Injustice Invisible to Most
Police brutality unfairly impacts minority groups in America. One minority group often overlooked are Alaskan Natives. In Alaska, Alaskan Natives account for 15 percent of the population. Since 2015, 39 people in Alaska have been killed by police. 9 of these people were Alaskan Natives, meaning that one quarter of citizens killed by police in Alaska are Alaskan Native. This creates a racial disparity, but statisticians have noticed a difficulty in gauging the mistreatment Alaskan Natives go through. Because there are so few Alaskan Natives in Alaska and small samples elsewhere, this creates a blind spot in data collection. A couple incidents of police brutality against Alaskan Natives can also skew a sample. However, it is clear that this group is treated differently compared to other races and have found less safety at the hands of police as they fight for a voice on this topic.
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Many Alaskan Natives have spoken about the nationwide ignorance regarding their experiences with police and often feel invisible in society. While many in the nation have shown their support for Black Lives Matter, some Alaskan Natives point out that the same are silent when it comes to the injustices they face. However, recent events of police brutality have sparked a larger conversation. On Christmas Eve in 2017, Cody Eyre was killed by police in Alaska. Eyre's suffered multiple gunshot wounds, one to the back of the head. Following Eyre's murder, the family knows very little about what occurred the day he died.
One problem the family and the family's attorney noted was that the internal investigation of the police was carried out by law enforcement, which is cause for conflict of interest. A recording of the 911 call his mother placed and body cam footage of the incident are both being withheld.The Eyre's family feels that Cody's identity as an Alaskan Native was a factor in his death. This instance, which is not the only of its kind, has encouraged others to speak out against the injustice they have faced as Alaskan Natives as well as advocate for police reform and fair treatment of minorities in the criminal justice system, as pictured above.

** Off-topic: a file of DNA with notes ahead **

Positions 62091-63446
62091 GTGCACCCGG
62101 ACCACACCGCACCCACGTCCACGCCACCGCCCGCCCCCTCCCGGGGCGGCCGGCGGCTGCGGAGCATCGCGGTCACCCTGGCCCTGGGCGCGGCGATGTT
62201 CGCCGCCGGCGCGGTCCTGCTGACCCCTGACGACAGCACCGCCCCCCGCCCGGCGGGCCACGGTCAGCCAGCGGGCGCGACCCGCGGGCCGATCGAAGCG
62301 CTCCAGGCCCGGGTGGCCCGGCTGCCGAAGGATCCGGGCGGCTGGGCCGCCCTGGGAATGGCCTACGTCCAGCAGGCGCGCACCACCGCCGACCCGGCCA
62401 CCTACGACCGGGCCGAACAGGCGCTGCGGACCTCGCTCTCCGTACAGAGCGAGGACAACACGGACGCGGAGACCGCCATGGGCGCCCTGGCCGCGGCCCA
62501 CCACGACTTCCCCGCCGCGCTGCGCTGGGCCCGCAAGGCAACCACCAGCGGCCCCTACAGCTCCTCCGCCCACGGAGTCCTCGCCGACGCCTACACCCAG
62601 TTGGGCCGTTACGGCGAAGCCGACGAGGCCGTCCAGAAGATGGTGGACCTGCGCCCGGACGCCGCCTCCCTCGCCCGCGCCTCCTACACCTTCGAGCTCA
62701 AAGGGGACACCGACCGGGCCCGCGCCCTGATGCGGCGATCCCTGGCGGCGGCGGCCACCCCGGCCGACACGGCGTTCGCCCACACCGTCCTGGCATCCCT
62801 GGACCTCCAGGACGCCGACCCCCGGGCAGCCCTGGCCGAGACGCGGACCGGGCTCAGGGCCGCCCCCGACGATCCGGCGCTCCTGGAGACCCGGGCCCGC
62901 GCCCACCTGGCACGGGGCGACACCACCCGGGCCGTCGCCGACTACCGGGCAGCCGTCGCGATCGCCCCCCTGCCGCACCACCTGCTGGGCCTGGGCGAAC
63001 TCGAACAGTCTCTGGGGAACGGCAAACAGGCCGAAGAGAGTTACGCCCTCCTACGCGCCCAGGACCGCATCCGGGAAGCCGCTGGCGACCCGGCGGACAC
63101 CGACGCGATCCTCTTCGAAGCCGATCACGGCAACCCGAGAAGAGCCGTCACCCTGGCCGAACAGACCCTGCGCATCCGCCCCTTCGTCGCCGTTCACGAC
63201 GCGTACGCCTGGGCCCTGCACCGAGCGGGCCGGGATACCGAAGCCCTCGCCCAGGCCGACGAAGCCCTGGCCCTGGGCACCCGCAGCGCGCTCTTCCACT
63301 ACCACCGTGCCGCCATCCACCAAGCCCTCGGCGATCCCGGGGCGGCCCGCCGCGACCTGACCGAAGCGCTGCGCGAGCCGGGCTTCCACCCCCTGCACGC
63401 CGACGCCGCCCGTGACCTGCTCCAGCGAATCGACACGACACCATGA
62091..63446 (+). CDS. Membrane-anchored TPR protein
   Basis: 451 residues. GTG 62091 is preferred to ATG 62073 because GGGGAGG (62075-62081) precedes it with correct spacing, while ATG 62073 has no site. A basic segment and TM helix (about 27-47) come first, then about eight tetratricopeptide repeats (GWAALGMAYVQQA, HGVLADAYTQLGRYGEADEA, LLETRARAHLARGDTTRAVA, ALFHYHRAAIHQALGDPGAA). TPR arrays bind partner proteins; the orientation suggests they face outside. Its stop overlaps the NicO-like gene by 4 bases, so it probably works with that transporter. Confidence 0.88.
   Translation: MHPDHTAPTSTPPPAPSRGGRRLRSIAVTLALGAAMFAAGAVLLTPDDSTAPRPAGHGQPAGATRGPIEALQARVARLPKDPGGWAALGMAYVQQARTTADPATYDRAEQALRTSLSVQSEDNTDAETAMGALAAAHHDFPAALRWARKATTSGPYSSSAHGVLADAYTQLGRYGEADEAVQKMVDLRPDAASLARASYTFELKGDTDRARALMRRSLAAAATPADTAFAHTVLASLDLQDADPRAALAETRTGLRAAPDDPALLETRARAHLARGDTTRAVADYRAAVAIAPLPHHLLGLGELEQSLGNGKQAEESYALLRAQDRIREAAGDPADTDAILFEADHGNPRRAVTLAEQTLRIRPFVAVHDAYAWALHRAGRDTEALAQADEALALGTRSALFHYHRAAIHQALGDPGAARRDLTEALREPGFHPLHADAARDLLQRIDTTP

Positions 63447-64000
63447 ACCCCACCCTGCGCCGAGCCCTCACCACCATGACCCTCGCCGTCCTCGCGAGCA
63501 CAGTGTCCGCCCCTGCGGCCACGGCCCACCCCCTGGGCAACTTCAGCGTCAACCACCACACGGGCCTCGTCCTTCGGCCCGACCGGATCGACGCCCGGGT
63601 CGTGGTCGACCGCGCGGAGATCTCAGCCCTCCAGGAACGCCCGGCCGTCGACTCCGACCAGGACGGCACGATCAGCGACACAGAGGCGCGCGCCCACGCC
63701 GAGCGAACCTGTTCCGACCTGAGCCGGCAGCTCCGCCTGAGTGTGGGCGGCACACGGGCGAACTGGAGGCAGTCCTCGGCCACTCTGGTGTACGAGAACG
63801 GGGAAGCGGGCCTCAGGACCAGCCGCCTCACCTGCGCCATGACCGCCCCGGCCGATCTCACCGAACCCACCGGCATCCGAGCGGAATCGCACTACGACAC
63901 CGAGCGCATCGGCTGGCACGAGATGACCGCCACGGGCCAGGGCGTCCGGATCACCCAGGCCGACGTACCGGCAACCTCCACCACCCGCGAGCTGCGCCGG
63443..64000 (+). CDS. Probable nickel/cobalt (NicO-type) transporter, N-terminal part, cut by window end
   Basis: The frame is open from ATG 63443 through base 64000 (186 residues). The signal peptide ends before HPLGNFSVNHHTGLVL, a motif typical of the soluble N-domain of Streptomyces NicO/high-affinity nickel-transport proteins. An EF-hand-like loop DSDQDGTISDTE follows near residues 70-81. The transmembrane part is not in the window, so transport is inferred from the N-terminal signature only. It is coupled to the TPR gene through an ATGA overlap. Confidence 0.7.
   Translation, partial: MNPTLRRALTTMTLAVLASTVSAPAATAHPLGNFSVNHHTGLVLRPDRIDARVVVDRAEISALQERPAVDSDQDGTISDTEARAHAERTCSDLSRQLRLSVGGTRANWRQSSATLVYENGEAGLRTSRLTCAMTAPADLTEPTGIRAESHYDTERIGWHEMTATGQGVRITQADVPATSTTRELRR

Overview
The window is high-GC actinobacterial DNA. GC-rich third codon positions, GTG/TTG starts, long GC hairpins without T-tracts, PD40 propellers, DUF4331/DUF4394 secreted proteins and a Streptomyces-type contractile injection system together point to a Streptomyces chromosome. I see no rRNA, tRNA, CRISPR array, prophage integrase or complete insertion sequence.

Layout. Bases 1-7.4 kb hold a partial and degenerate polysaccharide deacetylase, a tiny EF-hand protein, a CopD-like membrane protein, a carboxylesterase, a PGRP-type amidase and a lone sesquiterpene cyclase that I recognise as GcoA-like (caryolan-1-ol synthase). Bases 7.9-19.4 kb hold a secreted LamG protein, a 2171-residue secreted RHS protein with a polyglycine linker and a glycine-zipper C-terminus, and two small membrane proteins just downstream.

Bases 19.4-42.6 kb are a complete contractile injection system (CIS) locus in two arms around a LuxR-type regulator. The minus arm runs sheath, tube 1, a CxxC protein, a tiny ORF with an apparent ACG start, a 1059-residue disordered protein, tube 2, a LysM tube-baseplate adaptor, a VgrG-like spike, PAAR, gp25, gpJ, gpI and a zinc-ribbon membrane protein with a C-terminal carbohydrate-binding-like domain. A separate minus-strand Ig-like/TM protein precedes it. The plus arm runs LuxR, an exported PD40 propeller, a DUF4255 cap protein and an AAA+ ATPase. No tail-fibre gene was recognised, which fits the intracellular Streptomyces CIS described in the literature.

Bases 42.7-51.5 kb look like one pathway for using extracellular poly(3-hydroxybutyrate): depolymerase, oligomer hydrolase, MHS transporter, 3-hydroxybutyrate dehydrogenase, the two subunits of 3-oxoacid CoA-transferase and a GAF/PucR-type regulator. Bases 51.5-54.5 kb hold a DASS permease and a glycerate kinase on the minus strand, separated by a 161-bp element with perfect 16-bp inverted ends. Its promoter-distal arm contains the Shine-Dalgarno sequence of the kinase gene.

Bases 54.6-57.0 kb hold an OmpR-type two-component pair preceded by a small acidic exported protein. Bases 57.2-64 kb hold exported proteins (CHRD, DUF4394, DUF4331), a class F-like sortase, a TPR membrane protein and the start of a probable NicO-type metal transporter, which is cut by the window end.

Police misconduct is destructive in diverse ways for Alaskan Natives and is not a new revelation. However, this issue deserves more awareness. Native Americans and Alaskan Natives are killed by police at a higher rate than any other race. Alaskan Natives report police being less helpful when they are seeking victim advocacy services and are also more likely to be a victim of a crime in Alaska. Some rural communities in Alaska receive little protection from law enforcement compared to other areas, and non-natives are more likely to benefit from police presence. Much of how the police operate in Alaska is due to the state's laws and jurisdiction, but advocacy groups are also speaking against the discrimination that is found in these governmental practices. Advocates and lawmakers have deemed this law enforcement crisis in Alaska as a one that is a public emergency and should garner the attention of the US as a whole. More police training and equal efforts of public safety for both Native and non-native groups have been a part of the means to reduce inequality in the Alaskan police force.